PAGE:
Physical Disability And Depression | BrainsWay

Physical Disability and Depression

Contending with a mental health issue, such as depression, can become even more taxing and complicated when also faced with a physical health issue. Whether one develops depression due to physical disability, or has to deal with the coexistence of both, the combination of disability and depression can feel truly overwhelming. Read on to better understand how these two occurrences might influence one another.

Physical Disability and Depression

What Constitutes a Disability?

The Center for Disease Control (CDC) defines disability as a condition of the body or mind that hinders an individual’s ability to perform certain activities, or interact with the world around them.

The World Health Organization (WHO) somewhat expands on the above definition, citing a loss of physical or mental structure or function, such a loss of limb or memory loss, in addition to activity and participation limitations.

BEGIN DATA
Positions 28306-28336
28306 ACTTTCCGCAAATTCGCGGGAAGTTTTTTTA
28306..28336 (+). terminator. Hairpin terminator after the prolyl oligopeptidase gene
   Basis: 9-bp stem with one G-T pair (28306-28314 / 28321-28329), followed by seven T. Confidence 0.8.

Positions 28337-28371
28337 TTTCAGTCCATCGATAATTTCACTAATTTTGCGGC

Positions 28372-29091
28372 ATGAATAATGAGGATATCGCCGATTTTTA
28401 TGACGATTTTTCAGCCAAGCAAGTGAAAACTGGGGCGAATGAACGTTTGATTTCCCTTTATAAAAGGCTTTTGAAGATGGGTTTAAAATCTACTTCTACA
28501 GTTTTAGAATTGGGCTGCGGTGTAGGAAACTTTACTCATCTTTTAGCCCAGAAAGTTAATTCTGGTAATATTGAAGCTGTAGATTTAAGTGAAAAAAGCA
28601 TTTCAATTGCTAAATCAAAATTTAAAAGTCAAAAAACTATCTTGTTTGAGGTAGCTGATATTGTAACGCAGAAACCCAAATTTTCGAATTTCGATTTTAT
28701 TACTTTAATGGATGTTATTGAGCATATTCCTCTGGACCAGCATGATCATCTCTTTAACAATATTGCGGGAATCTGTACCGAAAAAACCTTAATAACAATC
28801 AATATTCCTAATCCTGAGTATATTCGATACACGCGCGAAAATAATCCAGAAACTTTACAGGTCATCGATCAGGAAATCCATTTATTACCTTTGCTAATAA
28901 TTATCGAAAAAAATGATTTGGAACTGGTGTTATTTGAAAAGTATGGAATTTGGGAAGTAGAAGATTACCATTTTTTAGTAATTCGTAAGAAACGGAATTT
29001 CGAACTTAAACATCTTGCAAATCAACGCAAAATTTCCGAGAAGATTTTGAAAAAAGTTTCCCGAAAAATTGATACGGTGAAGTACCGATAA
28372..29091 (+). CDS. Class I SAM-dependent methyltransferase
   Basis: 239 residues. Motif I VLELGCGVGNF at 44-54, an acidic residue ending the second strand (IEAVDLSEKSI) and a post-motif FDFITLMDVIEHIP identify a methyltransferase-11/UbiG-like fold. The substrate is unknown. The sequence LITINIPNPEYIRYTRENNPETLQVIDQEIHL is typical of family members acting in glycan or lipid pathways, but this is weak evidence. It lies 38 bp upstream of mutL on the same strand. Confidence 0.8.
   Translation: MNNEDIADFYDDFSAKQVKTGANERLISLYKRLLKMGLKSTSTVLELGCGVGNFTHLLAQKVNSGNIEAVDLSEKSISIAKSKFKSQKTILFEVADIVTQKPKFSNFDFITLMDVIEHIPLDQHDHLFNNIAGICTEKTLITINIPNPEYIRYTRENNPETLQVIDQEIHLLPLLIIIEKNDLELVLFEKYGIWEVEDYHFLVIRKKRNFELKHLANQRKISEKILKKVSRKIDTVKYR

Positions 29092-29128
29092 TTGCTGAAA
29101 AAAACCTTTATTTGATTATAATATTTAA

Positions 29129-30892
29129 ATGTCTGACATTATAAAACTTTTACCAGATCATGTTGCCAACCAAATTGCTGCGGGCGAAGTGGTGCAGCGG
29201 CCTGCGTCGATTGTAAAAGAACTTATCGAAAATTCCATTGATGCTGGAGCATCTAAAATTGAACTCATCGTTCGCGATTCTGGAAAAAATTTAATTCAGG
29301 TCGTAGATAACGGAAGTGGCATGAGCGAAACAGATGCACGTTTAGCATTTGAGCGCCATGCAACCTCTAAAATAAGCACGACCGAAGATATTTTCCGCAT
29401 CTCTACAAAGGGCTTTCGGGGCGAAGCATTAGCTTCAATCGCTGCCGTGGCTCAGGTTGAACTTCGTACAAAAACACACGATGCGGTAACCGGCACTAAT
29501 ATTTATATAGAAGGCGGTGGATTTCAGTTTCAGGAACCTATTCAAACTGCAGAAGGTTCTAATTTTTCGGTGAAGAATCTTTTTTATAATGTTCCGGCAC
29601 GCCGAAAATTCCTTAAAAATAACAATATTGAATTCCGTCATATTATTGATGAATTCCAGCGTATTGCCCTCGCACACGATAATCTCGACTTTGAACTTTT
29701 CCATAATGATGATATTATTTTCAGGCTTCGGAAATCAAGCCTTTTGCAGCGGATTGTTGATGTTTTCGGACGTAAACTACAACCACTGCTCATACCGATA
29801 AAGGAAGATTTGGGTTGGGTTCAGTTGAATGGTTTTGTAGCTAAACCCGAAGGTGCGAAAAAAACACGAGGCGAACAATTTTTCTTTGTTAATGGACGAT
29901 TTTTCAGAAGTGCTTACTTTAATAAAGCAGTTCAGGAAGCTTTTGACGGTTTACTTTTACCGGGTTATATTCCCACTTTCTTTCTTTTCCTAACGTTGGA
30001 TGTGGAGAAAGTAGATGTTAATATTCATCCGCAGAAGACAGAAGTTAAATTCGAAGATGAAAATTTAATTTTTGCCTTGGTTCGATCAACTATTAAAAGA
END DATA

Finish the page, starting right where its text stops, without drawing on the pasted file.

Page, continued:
Finally, the Americans with Disabilities Act (ADA) offers both a definition for disability in general, and a distinction between mental and physical disabilities. According to the ADA, a physical disability is a physiological disorder, condition, anatomical loss, or cosmetic disfigurement that impacts one or more bodily systems. It defines mental impairment as a mental, or psychological disorder that limits one or more major life activity.

One in five individuals in the U.S. contends with a disability. Taken together, they represent 15% of the global population, making up the largest marginalized community in the world.

Physical Disability in an Ableist World